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Yet, as we report this week, the age of bewilderment is starting to give way to greater enlightenment. The world is on the brink of a real-time revolution in economics, as the quality and timeliness of information are transformed. Big firms from Amazon to Netflix already use instant data to monitor grocery deliveries and how many people are glued to “Squid Game”. The pandemic has led governments and central banks to experiment, from monitoring restaurant bookings to tracking card payments. The results are still rudimentary, but as digital devices, sensors and fast payments become ubiquitous, the ability to observe the economy accurately and speedily will improve. That holds open the promise of better public-sector decision-making—as well as the temptation for governments to meddle.
The desire for better economic data is hardly new. America’s GNP estimates date to 1934 and initially came with a 13-month time lag. In the 1950s a young Alan Greenspan monitored freight-car traffic to arrive at early estimates of steel production. Ever since Walmart pioneered supply-chain management in the 1980s private-sector bosses have seen timely data as a source of competitive advantage. But the public sector has been slow to reform how it works. The official figures that economists track—think of GDP or employment—come with lags of weeks or months and are often revised dramatically. Productivity takes years to calculate accurately. It is only a slight exaggeration to say that central banks are flying blind.
Bad and late data can lead to policy errors that cost millions of jobs and trillions of dollars in lost output. The financial crisis would have been a lot less harmful had the Federal Reserve cut interest rates to near zero in December 2007, when America entered recession, rather than in December 2008, when economists at last saw it in the numbers. Patchy data about a vast informal economy and rotten banks have made it harder for India’s policymakers to end their country’s lost decade of low growth. The European Central Bank wrongly raised interest rates in 2011 amid a temporary burst of inflation, sending the euro area back into recession. The Bank of England may be about to make a similar mistake today.
The pandemic has, however, become a catalyst for change. Without the time to wait for official surveys to reveal the effects of the virus or lockdowns, governments and central banks have experimented, tracking mobile phones, contactless payments and the real-time use of aircraft engines. Instead of locking themselves in their studies for years writing the next “General Theory”, today’s star economists, such as Raj Chetty at Harvard University, run well-staffed labs that crunch numbers. Firms such as JPMorgan Chase have opened up treasure chests of data on bank balances and credit-card bills, helping reveal whether people are spending cash or hoarding it.
These trends will intensify as technology permeates the economy. A larger share of spending is shifting online and transactions are being processed faster. Real-time payments grew by 41% in 2020, according to McKinsey, a consultancy (India registered 25.6bn such transactions). More machines and objects are being fitted with sensors, including individual shipping containers that could make sense of supply-chain blockages. Govcoins, or central-bank digital currencies (CBDCs), which China is already piloting and over 50 other countries are considering, might soon provide a goldmine of real-time detail about how the economy works.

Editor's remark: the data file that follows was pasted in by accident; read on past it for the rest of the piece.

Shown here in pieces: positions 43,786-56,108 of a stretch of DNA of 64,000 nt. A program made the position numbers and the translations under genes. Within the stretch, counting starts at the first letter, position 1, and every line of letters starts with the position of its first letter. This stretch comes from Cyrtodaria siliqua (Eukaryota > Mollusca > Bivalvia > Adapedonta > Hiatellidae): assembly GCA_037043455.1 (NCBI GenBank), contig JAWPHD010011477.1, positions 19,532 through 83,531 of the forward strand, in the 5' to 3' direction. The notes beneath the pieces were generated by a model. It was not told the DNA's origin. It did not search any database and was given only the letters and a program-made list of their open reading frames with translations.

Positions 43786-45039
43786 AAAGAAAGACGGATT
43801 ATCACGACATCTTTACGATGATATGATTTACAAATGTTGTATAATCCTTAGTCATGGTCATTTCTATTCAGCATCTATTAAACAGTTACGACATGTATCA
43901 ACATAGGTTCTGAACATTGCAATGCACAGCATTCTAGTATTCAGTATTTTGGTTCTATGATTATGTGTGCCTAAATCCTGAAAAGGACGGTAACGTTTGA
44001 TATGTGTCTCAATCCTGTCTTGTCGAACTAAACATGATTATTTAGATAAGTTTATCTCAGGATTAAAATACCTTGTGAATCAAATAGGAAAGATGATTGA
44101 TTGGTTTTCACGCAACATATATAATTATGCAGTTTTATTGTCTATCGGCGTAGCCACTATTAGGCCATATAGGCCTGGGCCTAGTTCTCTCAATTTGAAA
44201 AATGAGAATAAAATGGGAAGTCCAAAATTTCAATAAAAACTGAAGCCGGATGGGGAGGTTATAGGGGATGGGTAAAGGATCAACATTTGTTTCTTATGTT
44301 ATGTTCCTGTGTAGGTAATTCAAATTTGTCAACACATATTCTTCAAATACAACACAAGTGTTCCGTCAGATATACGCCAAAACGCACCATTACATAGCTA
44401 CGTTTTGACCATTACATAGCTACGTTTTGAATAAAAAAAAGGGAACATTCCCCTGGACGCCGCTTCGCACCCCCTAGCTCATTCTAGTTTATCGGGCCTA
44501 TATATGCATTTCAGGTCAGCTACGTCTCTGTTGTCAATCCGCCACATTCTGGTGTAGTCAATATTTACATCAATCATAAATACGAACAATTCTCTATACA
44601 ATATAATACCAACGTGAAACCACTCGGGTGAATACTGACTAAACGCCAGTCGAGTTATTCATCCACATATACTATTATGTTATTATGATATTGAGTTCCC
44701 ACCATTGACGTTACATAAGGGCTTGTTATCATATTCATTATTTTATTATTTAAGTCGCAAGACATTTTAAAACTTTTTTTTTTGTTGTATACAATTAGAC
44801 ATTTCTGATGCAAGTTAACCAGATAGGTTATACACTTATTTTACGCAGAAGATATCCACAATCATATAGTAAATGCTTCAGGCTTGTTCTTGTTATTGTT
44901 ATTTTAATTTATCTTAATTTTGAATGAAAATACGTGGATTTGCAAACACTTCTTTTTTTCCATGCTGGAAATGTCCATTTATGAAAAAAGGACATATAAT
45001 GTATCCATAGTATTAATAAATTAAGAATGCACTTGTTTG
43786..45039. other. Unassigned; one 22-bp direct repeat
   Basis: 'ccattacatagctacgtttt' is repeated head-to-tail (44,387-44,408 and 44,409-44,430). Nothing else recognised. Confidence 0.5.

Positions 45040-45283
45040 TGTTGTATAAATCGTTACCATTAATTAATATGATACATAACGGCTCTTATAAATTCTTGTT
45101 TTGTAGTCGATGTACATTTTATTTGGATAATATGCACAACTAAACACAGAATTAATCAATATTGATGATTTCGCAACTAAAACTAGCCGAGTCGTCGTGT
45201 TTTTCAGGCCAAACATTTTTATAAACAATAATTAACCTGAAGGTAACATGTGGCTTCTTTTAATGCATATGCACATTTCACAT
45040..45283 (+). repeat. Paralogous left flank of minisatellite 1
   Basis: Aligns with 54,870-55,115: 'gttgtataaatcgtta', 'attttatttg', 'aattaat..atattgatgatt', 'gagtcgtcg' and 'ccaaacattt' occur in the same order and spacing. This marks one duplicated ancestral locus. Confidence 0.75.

Timely data would cut the risk of policy cock-ups—it would be easier to judge, say, if a dip in activity was becoming a slump. And the levers governments can pull will improve, too. Central bankers reckon it takes 18 months or more for a change in interest rates to take full effect. But Hong Kong is trying out cash handouts in digital wallets that expire if they are not spent quickly. CBDCs might allow interest rates to fall deeply negative. Good data during crises could let support be precisely targeted; imagine loans only for firms with robust balance-sheets but a temporary liquidity problem. Instead of wasteful universal welfare payments made through social-security bureaucracies, the poor could enjoy instant income top-ups if they lost their job, paid into digital wallets without any paperwork.
The real-time revolution promises to make economic decisions more accurate, transparent and rules-based. But it also brings dangers. New indicators may be misinterpreted: is a global recession starting or is Uber just losing market share? They are not as representative or free from bias as the painstaking surveys by statistical agencies. Big firms could hoard data, giving them an undue advantage. Private firms such as Facebook, which launched a digital wallet this week, may one day have more insight into consumer spending than the Fed does.
The biggest danger is hubris. With a panopticon of the economy, it will be tempting for politicians and officials to imagine they can see far into the future, or to mould society according to their preferences and favour particular groups. This is the dream of the Chinese Communist Party, which seeks to engage in a form of digital central planning.
In fact no amount of data can reliably predict the future. Unfathomably complex, dynamic economies rely not on Big Brother but on the spontaneous behaviour of millions of independent firms and consumers. Instant economics isn’t about clairvoyance or omniscience. Instead its promise is prosaic but transformative: better, timelier and more rational decision-making. ■
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This article appeared in the Leaders section of the print edition under the headline “Instant economics”
This content was originally published here.